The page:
No matter how hard it gets, there will always be someone, somewhere, whose goal it is to infiltrate and rob businesses of their valuable digital assets. The motivation of money is often the biggest culprit, as sensitive information and secured assets like that have proven to be quite valuable on the black market. But there is another way that money plays into cyber attacks: ransomware. Ransomware, or malicious programs that hold hostage your digital assets in exchange for paid ransom, often strike when they’re least expected. These are often an ideal attack type against larger organizations, who have the means to pay said ransom — and who often have the most valuable digital assets. While ransomware attacks can happen at any time to anyone, there are ways you can begin to prevent such attacks — even ones against large organizations.
Make Backups Of Everything
The whole idea behind a ransomware attack is that a user is denied what they need, and must pay to get it back. While sensitive data and other such things are crucial to operations in many organizations, there is a way to operate even when such an attack occurs. If you have multiple backups of everything, including your much-needed data and applications for business processes, you’ll be steps ahead of any ransomware attacker. After all, there’s never any guarantee that a paid ransom will get you your materials back. It is, after all, the work of a criminal: they don’t need to abide by any rules, and their only goal is to gouge users for money. With that in mind, if your business is under attack by ransomware, you shouldn’t pay the ransom. Not only does payment encourage the actions to continue by such terrorists, but such payments put your business in a worse position.
Understand The Threat Landscape
What many people struggle with is finding out how they got breached in the first place. If you’re looking to prevent a ransomware attack from occurring, don’t wait until the breach happens to figure out what happened: learn how ransomware spreads, and study those patterns. Become familiar with the avenues that this type of software uses to enter an organization’s network, and start to safeguard accordingly. Filtering out suspicious emails, employing a strong endpoint protection tool, or even adding a next-gen firewall can help — all by simply emphasizing whatever can fill the gap in the landscape’s most critical vulnerabilities. If you are staying up to date on how these threats travel, and you’re sharing that understanding with your teammates, then you’ll remain vigilant when it comes to monitoring these attack routes. Overall, it’s essential that you keep ahead of threats no matter where they come from, so familiarizing yourself with these regular patterns is a must — and even tools like patch management will become increasingly useful as you continually monitor for new vulnerabilities along these same routes.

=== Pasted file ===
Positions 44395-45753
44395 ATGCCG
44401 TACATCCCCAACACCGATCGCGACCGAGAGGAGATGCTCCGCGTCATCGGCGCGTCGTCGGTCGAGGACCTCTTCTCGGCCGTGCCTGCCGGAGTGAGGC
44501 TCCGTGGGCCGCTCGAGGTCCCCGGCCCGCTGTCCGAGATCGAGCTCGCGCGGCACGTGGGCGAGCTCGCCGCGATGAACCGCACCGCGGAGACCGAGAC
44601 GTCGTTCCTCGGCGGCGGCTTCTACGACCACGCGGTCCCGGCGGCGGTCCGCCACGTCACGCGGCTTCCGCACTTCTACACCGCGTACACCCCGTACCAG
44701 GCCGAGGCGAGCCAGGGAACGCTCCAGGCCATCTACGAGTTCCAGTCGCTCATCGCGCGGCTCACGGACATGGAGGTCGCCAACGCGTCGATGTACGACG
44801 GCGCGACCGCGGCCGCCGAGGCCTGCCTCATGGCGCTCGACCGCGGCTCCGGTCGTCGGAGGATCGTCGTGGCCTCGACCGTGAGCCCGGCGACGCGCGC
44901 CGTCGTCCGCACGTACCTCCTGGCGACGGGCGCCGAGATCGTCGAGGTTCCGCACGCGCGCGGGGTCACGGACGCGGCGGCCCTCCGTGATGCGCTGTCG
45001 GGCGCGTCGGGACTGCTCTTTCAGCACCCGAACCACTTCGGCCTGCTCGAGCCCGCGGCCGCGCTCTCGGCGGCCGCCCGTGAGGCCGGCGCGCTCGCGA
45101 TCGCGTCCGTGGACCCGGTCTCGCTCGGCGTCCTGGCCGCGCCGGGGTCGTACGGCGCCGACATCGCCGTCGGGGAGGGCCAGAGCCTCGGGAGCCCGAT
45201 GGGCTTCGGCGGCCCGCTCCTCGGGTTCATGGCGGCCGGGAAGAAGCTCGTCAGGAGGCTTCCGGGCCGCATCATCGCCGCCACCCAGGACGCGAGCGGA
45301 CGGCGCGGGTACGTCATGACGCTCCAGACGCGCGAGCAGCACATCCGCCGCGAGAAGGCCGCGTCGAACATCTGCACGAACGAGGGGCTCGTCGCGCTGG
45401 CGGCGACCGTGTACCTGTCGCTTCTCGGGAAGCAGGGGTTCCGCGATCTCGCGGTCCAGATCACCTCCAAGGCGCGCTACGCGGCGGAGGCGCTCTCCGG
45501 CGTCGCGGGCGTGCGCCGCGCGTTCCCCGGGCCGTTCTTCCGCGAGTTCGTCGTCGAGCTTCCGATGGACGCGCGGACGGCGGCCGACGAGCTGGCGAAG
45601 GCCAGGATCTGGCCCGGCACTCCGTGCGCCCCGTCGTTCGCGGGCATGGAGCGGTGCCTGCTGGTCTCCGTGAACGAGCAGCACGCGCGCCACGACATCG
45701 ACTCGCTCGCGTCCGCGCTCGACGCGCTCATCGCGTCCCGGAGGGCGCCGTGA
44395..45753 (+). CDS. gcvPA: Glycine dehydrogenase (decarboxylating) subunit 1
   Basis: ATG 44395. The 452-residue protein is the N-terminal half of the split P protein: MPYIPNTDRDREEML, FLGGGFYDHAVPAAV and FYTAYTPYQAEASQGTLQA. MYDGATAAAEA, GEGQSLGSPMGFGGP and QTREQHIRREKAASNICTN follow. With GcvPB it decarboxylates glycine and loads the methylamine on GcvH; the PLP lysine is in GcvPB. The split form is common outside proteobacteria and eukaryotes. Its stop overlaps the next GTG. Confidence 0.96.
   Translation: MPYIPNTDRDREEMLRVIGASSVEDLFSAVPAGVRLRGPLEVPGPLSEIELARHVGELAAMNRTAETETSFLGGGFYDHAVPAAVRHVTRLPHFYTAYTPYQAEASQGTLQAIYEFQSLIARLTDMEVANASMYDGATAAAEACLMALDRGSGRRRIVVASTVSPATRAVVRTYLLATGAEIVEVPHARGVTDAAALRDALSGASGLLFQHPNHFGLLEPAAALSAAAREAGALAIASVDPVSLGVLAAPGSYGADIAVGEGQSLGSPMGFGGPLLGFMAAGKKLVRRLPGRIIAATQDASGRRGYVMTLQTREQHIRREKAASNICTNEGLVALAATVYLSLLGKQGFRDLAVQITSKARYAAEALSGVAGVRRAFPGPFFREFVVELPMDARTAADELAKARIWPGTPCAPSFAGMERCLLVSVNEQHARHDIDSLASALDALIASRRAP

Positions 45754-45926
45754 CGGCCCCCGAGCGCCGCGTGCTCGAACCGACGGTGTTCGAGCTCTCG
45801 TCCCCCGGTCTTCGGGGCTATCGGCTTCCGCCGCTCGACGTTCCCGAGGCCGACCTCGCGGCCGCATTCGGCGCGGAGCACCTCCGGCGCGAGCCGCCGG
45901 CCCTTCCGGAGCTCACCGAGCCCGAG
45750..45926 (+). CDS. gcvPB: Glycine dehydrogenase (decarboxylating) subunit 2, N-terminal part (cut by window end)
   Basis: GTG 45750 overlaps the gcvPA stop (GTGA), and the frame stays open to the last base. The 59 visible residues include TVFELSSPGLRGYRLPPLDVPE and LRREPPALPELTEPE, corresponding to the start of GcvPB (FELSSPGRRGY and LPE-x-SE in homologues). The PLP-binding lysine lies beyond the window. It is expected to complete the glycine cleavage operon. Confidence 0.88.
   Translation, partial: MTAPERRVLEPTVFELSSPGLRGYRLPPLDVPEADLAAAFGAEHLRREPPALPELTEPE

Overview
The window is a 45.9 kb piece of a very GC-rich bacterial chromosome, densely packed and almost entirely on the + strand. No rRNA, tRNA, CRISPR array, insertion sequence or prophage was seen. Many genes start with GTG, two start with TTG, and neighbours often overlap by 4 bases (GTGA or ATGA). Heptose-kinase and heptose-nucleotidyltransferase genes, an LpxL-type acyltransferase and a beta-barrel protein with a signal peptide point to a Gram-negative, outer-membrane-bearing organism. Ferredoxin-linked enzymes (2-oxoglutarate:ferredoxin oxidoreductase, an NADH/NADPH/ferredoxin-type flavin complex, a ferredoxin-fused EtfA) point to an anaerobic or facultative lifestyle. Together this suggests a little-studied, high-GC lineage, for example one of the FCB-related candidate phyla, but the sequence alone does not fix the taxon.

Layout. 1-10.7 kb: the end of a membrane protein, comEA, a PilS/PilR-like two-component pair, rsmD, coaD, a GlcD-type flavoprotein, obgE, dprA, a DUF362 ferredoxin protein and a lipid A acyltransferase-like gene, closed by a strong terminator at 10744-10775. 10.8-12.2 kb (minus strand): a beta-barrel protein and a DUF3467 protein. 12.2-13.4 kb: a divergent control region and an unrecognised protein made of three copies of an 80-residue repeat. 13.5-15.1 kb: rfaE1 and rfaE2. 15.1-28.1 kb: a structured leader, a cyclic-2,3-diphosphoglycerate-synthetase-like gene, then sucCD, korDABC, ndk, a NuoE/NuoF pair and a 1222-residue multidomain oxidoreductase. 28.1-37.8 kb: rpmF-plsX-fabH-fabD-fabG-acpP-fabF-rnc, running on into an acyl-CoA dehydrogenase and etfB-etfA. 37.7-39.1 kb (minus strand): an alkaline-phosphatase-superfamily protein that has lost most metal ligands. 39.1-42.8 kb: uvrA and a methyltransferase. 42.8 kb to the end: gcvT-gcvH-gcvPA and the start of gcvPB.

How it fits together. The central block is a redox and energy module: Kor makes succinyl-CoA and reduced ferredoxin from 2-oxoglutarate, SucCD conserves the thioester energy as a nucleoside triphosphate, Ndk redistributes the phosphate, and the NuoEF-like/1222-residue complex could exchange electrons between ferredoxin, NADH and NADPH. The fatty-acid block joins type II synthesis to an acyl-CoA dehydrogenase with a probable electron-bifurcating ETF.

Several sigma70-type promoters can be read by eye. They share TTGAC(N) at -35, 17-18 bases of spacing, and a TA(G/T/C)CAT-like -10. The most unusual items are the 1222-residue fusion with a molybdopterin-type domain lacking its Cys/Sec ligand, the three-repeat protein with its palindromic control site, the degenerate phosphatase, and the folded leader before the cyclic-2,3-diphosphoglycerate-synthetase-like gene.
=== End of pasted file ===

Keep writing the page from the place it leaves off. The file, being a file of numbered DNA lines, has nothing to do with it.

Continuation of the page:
Extend Your Protection Perimeter
You can’t stay on the defense the whole time — there have to be times where you and your organization take action to actively prevent ransomware and other attacks. One such action is to implement extended detection and response and other such tools that aid in protecting your perimeter well beyond one endpoint or the network. Extending your security tools’ reach into places like the cloud make it even easier to keep savvy of all the lurking threats around your organization. Even the unconventional methods of travel may prove to be vulnerable, so it’s up to you to proactively defend by taking your protection platforms and other tools to even the perimeter that surrounds your cloud applications.
You won’t be able to seek out and eliminate some threats by limiting your tools to responsive action within the endpoint or within your network: you have to allow something like an XDR tool to defend even closer to the edge of the outside world. XDR and other such tools can even enact cyber threat hunting, making it even easier to root out the few threats that would otherwise make things difficult and miserable later. In the same vein as understanding the threat landscape, you can even use XDR and other such tools to internalize threat intelligence for the purpose of finding such attack routes, attack types, and so on from open source intelligence and the like. Using threat intelligence as yet another extension of your reach and of your understanding, you’ll be miles ahead of most attacks that come your way.
Manage Access, Permissions, And Activity
If you’re in a large organization, then you have personnel who are trained and equipped to handle specific jobs with specific materials. In such cases, you can limit the reach and possibility of a ransomware attack by limiting what materials and activities are associated with those specific jobs. Whether the personnel are trustworthy is not the debate: it’s about whether they need everything they’re given access to. The more gatekeepers and entry points to go through, the more exposed your crucial data and assets become; so, it’s more prudent to manage and limit access for any and every role, making sure that people only have access to what’s relevant for their job. Permissions to every dataset aren’t likely necessary for every department, and in the same way, there should be parts of the network, layers of security, and even certain behaviors that are prohibited on the network to limit the chances of a threat breaking through. If you work ahead of your team by setting expectations on what their jobs require, you’ll be able to more easily prevent the occurrence or even the effects of a ransomware attack.